Rather, Phillips doesn’t just “succeed” — I will speak blasphemy and say he quite possibly succeeds in certain ways Scorsese probably wouldn’t have.
Phoenix is all in and then some, a performance so dazzling risky and original you might as well start engraving his name on the Oscar right now. No joke, this is a movie — premiering today at the Venice Film Festival — unlike any other from the DC universe, and you will find it impossible to shake off. At least I did.
The supporting cast couldn’t be better, and that includes De Niro and Frances Conroy as Arthur’s mother, along with many others along the way. This movie will have you reeling – and thinking. In a country of seemingly weekly mass murders at the hands of someone with a gun, this comic book origin tale of Joker is a must-see.
You may squirm in your seat as Fleck crosses line after line. He commits unspeakable crimes–the kinds we see in real-life headlines seemingly every other day. And the scariest thing is that, throughout the movie, many of these acts seem justified. Fleck never becomes totally unsympathetic–as viewers, we can always understand where he’s coming from. Joker humanizes a murderer in a way that may make the kinds of disenfranchised real-world mass killers we now see regularly salivate–or, in the worst possible scenario, provide them inspiration. It’s powerful and potentially controversial, which is part of what makes this movie absolutely essential viewing right now.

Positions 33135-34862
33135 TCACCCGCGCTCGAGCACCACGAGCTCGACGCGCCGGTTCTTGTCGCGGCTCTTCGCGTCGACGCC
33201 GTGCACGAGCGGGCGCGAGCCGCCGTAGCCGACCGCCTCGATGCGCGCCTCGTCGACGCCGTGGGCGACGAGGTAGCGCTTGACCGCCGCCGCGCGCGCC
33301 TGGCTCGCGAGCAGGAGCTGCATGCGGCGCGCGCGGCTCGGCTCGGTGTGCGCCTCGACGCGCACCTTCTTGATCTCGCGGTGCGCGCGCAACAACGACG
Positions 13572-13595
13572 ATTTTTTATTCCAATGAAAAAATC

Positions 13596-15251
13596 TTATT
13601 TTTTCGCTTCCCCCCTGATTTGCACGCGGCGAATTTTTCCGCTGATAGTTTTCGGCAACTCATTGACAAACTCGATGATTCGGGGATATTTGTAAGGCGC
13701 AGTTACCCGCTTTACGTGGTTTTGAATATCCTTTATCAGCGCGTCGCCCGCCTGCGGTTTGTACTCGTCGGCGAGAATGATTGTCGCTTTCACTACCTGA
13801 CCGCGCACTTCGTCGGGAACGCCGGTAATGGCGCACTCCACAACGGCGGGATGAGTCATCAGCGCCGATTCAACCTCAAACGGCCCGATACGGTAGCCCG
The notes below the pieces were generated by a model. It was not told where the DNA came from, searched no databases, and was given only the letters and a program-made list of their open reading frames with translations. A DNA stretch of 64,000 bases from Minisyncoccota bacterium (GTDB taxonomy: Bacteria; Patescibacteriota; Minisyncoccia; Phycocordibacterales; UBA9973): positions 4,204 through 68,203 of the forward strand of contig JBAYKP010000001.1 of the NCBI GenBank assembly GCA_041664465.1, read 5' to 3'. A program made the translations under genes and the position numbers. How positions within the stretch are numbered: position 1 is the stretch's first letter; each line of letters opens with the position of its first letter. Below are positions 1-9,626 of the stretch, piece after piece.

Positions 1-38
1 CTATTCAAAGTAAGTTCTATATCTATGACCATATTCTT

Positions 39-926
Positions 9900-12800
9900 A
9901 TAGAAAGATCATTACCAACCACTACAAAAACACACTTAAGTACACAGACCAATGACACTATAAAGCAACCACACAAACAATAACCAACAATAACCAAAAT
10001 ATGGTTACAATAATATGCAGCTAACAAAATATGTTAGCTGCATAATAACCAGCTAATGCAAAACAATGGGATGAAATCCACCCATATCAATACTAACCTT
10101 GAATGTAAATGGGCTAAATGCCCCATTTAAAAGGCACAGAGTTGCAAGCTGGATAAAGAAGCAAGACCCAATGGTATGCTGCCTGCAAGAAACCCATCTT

What a gloriously daring and explosive film Joker is. It’s a tale that’s almost as twisted as the man at its centre, bulging with ideas and pitching towards anarchy.
Having brazenly plundered the films of Scorsese, Phillips fashions stolen ingredients into something new, so that what began as a gleeful cosplay session turns progressively more dangerous – and somehow more relevant, too.
Meanwhile, the movie lionizes and glamorizes Arthur even as it shakes its head, faux-sorrowfully, over his violent behavior. There’s an aimless subplot involving a neighbor in Arthur’s apartment building, played by Zazie Beetz, in an underdeveloped role. (Beetz also appears in another movie here at the festival, Benedict Andrews’s Seberg, where she’s given much more to do.) Arthur has a crush on her, and though he does her no harm, there’s still something creepily entitled about his attentiveness to her. He could easily be adopted as the patron saint of incels.”